Heading out the door? Read this article on the new Outside+ app available now on iOS devices for members! Download the app.
It’s like giving a nose job to
George Washington on Mount Rushmore. Alta, Utah, always a calming constant in skiing’s tumultuous sea of change, has removed its vintage Collins (double) and Germania (triple) lifts and replaced them with-the horror-its first high-speed quad, making the resort one of the last to join the age of the detachable. Alta’s loyalists may fret that providing easier and quicker access to the legendary runs that spill off the area’s central spine will increase congestion. But “mountain capacity and people per hour will basically be unaffected,” reassures Onno Wieringa, Alta president and general manager.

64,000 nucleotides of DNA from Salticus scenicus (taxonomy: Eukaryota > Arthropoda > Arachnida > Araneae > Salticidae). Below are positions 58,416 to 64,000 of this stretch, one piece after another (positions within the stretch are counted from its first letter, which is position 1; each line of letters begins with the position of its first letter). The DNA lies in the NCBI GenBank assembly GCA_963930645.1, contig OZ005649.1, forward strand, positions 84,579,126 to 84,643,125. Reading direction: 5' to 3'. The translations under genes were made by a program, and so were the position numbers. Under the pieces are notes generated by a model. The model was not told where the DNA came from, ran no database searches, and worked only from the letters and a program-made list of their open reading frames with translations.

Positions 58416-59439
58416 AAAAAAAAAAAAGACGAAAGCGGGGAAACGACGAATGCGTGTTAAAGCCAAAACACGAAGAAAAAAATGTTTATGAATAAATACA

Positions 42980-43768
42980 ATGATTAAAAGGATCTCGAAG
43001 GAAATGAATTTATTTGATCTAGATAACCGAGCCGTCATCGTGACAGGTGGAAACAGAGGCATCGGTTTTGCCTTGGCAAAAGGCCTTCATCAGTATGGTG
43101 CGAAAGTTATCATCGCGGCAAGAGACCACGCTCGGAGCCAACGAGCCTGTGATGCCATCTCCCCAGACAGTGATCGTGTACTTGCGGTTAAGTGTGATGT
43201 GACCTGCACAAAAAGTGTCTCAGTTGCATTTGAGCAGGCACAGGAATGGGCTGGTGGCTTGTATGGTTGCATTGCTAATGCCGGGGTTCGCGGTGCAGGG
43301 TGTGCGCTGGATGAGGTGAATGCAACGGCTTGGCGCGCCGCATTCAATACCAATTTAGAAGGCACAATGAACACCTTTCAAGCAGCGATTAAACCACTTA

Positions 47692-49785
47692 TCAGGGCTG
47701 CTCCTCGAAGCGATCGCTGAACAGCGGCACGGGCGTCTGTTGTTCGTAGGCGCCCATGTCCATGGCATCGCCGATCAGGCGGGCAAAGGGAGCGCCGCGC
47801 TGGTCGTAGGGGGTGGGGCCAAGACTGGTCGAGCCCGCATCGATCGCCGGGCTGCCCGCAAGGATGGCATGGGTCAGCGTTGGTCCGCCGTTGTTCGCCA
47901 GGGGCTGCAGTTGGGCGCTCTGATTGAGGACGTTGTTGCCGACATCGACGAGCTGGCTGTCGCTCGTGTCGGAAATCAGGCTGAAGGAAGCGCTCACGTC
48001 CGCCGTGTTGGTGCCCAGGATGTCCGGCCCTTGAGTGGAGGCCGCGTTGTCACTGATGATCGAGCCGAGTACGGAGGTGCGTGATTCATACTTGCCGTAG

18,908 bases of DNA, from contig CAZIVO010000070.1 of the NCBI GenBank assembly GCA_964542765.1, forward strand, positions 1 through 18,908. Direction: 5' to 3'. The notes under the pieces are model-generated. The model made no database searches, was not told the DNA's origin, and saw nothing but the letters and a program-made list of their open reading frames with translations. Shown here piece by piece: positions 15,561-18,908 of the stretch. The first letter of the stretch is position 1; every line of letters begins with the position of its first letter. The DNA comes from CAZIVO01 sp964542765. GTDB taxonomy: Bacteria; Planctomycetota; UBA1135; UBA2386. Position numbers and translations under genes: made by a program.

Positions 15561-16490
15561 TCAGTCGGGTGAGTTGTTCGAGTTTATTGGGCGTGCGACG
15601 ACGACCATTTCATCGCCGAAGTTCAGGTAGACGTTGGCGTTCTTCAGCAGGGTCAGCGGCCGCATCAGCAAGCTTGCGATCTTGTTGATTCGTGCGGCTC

The new base-to-summit quad will continue to bear the Collins name and will conveniently load near the parking lot level-skiers previously had to climb to reach the lift. There’s a midway loading station where the lift takes a 30-degree turn and continues to the top along the existing Germania lift line. In keeping with Alta’s purist culture, the new lift will reward the top-to-bottom skier by providing more empty chairs at the bottom than at the midway station.
Despite its frozen-in-time reputation, Alta has been quietly upgrading its facilities over the past few seasons. The new quad is but the first step, with Phase Two calling for, among other changes, a new baselodge. And though still cheaper than most resorts, Alta’s $47 daily lift ticket is no longer old-school.
Anytime a ripple of renovation alters the resort’s hallowed landscape, Alta veterans wonder how hard the winds of change will blow. Fear not, at least for now. “Alta is a skier’s mountain,” asserts Wieringa. “Snowboarding is not allowed. This continues to be a business decision.”